Joshua Hoffine has been seen making the rounds on social media sites recently, inciting headlines such as “Photographer Dad Creates Horror Photos Together With His Daughters” (Bored Panda). But Joshua has been dressing his children up and putting them in his spooky photographs since 2003, scaring us more than we ever thought a collection of still images could. My print of Hoffine’s “Couch” hangs proudly over my desk, reminding me tenderly that no place is safe. This week, Joshua’s BLACK LULLABY premieres on Bloody Disgusting’s World of Death, and we got to talk to him about his transition from photography to film, and got a little taste of his upcoming feature length project. Check out Joshua’s terrifying work at www.joshuahoffine.com and stay tuned this Thursday for the premiere of BLACK LULLABY on World of Death!
– Jessie Robbins
What makes childhood fears such a great topic?
Because they are universal. We can all remember being afraid of the monster under our bed, or hiding in our closet. Everybody can relate to these basic fears.
We are born with certain inherent, instinctual fears – such as fear of the dark, fear of lurking predators, and the fear of being eaten. As we grow older these fears lose their intensity. But by positioning the viewer to identify with the child, I set them up to experience fear from their point of view, to feel their sense of vulnerability.
What drove your decision to take the leap from photography to film?
The desire to see my images move.
What were some of the challenges you faced moving from photography to film?
Post-production. Shooting was fun. But there was a steep learning curve afterwards. I had to learn the basics of film editing – which is an art-form unto itself. And I had to grapple with sound, which was – in many ways – even more difficult.
Frustrations aside, however, it was a thrilling process. I’m eager to do more.
You’ve worked with Bob Barber on the majority of your projects, what makes him such a great creature?
Bob is a sweetheart. He has an amazing face, and an amazing body. The camera loves him. He is also a tough bastard, which is helpful. The make-up process is strenuous, and my shooting environments tend to be physically uncomfortable – hot spaces without air conditioning, or cold spaces without heat. Nobody has suffered for my art more than Bob Barber.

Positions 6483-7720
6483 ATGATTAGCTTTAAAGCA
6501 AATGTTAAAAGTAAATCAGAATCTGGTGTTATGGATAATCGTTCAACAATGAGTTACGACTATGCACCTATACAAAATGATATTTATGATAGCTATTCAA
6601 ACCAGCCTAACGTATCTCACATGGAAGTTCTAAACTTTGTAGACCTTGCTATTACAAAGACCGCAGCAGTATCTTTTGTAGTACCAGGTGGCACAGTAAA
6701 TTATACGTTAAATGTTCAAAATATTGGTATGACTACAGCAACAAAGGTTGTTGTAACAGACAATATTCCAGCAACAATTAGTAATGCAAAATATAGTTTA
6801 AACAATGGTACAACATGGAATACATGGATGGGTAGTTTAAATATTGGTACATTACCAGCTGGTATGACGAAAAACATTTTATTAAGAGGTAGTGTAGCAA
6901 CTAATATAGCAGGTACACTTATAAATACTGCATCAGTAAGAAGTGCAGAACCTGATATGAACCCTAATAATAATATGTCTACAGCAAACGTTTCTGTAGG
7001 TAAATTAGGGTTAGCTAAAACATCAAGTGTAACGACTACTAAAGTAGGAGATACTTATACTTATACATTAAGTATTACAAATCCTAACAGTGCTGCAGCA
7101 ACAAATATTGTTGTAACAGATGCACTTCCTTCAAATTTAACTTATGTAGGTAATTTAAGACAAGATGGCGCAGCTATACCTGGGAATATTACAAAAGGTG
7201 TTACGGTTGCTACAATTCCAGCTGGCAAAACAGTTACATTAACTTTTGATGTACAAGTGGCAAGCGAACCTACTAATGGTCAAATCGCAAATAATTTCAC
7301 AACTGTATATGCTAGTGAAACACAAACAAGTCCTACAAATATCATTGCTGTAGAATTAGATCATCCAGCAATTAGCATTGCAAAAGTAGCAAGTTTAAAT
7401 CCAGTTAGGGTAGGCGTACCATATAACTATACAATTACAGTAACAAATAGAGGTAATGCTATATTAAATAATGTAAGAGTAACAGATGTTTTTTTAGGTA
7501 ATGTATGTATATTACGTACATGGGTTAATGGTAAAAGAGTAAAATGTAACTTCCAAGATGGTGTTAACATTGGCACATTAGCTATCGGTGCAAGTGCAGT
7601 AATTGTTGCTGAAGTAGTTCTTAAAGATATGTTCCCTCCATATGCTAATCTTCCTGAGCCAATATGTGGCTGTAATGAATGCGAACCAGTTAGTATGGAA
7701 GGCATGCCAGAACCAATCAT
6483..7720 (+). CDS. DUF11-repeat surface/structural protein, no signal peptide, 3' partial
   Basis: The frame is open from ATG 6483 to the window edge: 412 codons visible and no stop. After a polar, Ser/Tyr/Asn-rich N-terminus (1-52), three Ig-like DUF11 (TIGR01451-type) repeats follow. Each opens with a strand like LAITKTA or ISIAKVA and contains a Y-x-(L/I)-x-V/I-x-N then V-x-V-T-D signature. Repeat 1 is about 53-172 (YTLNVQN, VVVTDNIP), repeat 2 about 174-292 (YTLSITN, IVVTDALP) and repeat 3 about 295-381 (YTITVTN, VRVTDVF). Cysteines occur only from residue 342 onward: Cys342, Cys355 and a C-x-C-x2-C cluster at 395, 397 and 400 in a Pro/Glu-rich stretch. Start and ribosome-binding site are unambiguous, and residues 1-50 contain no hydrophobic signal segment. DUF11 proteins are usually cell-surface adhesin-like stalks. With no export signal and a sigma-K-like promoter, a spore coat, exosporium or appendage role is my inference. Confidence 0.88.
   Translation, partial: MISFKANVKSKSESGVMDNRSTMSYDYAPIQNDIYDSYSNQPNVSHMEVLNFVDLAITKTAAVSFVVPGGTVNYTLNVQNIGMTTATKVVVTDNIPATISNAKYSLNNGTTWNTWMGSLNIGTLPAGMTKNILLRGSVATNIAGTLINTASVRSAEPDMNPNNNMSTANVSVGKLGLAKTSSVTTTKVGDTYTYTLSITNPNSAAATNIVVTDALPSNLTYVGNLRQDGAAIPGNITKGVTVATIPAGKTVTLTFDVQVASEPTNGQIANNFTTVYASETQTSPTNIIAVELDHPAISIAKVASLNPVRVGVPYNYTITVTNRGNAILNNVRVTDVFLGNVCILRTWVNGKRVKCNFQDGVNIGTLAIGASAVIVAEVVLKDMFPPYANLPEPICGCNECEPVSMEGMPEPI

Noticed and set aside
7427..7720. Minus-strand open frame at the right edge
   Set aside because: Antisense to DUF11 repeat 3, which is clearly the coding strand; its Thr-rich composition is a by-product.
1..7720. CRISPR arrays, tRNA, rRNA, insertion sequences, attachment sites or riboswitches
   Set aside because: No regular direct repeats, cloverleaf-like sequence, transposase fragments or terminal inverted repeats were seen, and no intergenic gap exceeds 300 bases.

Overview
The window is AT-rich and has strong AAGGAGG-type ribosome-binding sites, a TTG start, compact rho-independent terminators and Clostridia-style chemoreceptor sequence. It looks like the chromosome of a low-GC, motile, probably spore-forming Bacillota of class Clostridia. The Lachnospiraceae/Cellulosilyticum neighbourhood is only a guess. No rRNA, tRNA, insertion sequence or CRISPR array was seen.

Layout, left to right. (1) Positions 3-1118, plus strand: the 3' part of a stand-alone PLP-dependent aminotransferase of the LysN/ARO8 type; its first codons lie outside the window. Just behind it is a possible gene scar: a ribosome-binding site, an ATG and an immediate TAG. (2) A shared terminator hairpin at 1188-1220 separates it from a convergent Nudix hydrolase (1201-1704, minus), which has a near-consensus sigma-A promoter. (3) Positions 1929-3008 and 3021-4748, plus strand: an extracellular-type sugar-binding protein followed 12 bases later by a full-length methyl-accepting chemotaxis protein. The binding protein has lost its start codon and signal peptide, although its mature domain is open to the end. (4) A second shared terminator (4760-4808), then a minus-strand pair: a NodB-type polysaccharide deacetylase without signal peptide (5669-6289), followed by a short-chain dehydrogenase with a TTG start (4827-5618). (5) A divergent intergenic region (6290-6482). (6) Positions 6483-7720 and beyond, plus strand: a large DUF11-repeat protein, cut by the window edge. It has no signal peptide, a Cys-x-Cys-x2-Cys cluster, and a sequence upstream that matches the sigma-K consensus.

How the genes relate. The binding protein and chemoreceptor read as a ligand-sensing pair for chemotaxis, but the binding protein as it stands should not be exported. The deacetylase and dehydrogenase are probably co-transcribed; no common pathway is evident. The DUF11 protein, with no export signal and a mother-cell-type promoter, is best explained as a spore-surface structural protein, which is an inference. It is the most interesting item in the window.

Can you tell us a bit about your upcoming film project?
I’m working on a full-length Horror movie. The script is complete. My lead actor has already been cast. And I have assembled my core crew.
The subject and details are still secret, but we are shooting a teaser trailer next month to show potential investors. Visually, it is an extension of my work as a photographer.
What was it like working with the legendary Doug Jones on INNSMOUTH?
Doug Jones is, without exaggeration, the nicest person on the planet. We all melted in his presence. There is something magical about him. I genuinely hope to work with him again someday.
What sort of new challenges are you facing with your upcoming film project?
So far, everything is coming together very smoothly. I’ve recruited a small band of creative geniuses to help me. With these guys on board, none of my ideas are out of reach. The most daunting aspect is finding the money, without compromising my vision. I want the film to be visually beautiful, but scary. Super-scary. That is my whole goal.
Will you be working with Anthony Kosar again for this film?
Absolutely. He is already working on make-up designs. The man is a tremendous talent. Anthony and I mind-meld on set. I truly believe that I’ve only scratched the surface of what he is capable of. As we move into film, and larger budgets, I expect him to soar to new heights. Me and my camera will be ready.
Below are some of Hoffine’s most recent works. Make sure to check out his website joshuahoffine.com tomorrow for the release of his newest image OPEN WINDOW! Special thanks go out to Jessie Robbins for working on this interview.
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